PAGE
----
If you’re average you didn’t read this article. If you’re above average you read the title and got this far thinking, “I thought Twitter was all chat”. Welcome, you’re going to love this if you read this far.
Twitter, in case you do not know, is the wildly popular global, open stream, 140 character text chat system. If you have been around long enough to remember the AOL chat room with 25 guests maximum image that with thousands of guests but limited to 140 characters including spaces called “tweets”. If you do not yet have a Twitter account here’s what I suggest:
- Spend a minute thinking about your Twitter “handle” aka your nickname on Twitter. Mine is@thekencook because @kencook was take. The @ symbol is automatically pre-pended so you do not have to include it when registering for your handle.
- It would be advisable, also, to keep SEO in mind and incorporate a keyword but that’s less critical than actually *having* a Twitter account. As you tweet and converse you can use keywords, especially in links, to help boost your SEO. Google does index Twitter tweets.
- Personally, I would double check to see if there is a domain name to match your Twitter handle available. For example I have thekencook.com to go along with my Twitter handle. You may want yumacondos.com or sencondchancehomes.com if you catch my drift.
- Keep in mind the shorter your Twitter handle the less characters your name will take up when people ReTweet (forward) your messages. My friend Jeremy Blanton has JB140 so his only takes up 5 characters. Jeff Turner has respres. I do recommend the shorter names if you can get one that works.
There is more to it that just these but for starters you should be good to go with those. (You actually can change your Twitter handle later if for some reason it is necessary like when I was employed by AmericaHomeKey and ran their account and they terminated my division – I just kept it and changed the name to RefLeads http://twitter.com/refleads for example.)
Now that everyone has a Twitter account, ahem, let’s look very briefly at how a “Twitter chat” is different from “chatting on Twitter” and a basic look at how to do one right.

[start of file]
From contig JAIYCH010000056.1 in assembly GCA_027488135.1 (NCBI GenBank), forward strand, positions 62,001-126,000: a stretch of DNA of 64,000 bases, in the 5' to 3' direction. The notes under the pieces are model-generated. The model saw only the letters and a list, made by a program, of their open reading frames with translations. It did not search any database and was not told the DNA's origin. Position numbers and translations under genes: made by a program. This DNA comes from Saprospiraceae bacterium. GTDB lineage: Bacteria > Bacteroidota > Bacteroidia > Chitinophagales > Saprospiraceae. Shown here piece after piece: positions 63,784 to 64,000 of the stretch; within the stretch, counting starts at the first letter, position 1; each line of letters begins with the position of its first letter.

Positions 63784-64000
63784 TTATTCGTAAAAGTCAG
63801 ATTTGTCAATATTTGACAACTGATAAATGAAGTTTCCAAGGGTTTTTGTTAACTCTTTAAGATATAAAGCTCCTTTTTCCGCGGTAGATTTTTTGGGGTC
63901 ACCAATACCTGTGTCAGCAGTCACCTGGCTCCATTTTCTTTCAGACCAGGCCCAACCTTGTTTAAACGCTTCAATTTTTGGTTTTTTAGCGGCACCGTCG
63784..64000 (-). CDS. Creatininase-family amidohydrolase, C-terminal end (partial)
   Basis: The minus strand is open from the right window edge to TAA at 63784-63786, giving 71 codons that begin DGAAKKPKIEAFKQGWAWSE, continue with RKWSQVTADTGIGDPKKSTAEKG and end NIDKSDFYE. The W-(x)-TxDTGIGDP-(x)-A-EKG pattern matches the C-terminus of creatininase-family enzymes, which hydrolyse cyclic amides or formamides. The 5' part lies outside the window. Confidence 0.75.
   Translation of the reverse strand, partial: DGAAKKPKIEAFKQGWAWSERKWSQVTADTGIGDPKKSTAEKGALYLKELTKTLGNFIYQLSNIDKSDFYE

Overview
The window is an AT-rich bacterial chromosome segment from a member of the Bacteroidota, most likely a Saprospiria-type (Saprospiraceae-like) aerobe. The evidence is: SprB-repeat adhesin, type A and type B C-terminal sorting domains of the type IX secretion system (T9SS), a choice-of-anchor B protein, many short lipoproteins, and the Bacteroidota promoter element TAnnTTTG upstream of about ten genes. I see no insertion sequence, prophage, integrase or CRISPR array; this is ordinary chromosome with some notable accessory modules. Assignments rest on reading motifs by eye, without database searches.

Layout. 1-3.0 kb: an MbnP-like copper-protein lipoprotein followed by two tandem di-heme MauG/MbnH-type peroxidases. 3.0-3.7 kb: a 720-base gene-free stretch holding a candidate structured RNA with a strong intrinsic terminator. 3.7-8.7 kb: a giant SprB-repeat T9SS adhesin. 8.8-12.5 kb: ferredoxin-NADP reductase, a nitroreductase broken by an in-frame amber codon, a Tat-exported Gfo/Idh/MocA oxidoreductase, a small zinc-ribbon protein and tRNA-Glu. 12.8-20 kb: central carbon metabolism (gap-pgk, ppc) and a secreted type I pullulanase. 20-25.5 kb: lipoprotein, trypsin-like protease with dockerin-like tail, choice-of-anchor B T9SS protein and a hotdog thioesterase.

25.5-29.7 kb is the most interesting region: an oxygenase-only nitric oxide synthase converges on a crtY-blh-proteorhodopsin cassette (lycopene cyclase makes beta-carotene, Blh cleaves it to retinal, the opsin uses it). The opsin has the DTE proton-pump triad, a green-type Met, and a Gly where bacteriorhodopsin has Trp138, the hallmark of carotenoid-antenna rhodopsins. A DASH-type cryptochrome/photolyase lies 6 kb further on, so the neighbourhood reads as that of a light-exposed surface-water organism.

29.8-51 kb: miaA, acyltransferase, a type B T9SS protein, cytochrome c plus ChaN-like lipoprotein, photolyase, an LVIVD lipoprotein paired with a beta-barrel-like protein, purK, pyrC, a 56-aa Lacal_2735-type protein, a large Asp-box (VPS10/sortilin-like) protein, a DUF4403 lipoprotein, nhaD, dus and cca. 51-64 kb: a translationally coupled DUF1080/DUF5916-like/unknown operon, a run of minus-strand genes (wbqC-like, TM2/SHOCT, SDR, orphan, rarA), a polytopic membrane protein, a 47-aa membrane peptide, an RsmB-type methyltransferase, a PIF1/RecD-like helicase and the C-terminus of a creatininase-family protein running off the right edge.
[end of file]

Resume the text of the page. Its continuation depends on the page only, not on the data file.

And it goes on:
When you chat to an individual on Twitter in the open stream, not in Direct (private) Message, you prefix their handle with the @ symbol like @thekencook would come to me. You will also see words that are prefixed with the # symbol like #smedge. Those are called hashtags and are used to set tweets apart to be followed by the #hashtag. #smedge is the hashtag for Social Media Edge.
To host a chat, let’s say for example a chat about new homes you may want to create the hashtag #nhs (keeping it short so it does not consume much of your 140 character). Prior to just creating a hashtag, though, it is important to make sure it does not already exist or is not being actively used for another purpose. One way of doing so is simply to use the Twitter search function and searching for your hasthag like so: #nhs
That hashtag, #nhs, for example, is highly active because it has something to do with Nationalized Health Care in England evidently.
Another way to check, which does essentially the same thing but includes a nice little activity chart, is by visiting hashtags.org and doing the search from there. For example doing the search there for #blogchatshows a fairly active hashtag. Pick a hashtag that has not been used for several days to help ensure you aren’t stepping on anyone’s toes.
Once you have your Twitter account and have found a hashtag that will work you need to start building community around it. Firstly let all of your friends know. Do a Plancast announcement as well if you have followers there. You should also create a Facebook page with the name of the Twitter chat and invite your friends from Facebook who would be interested.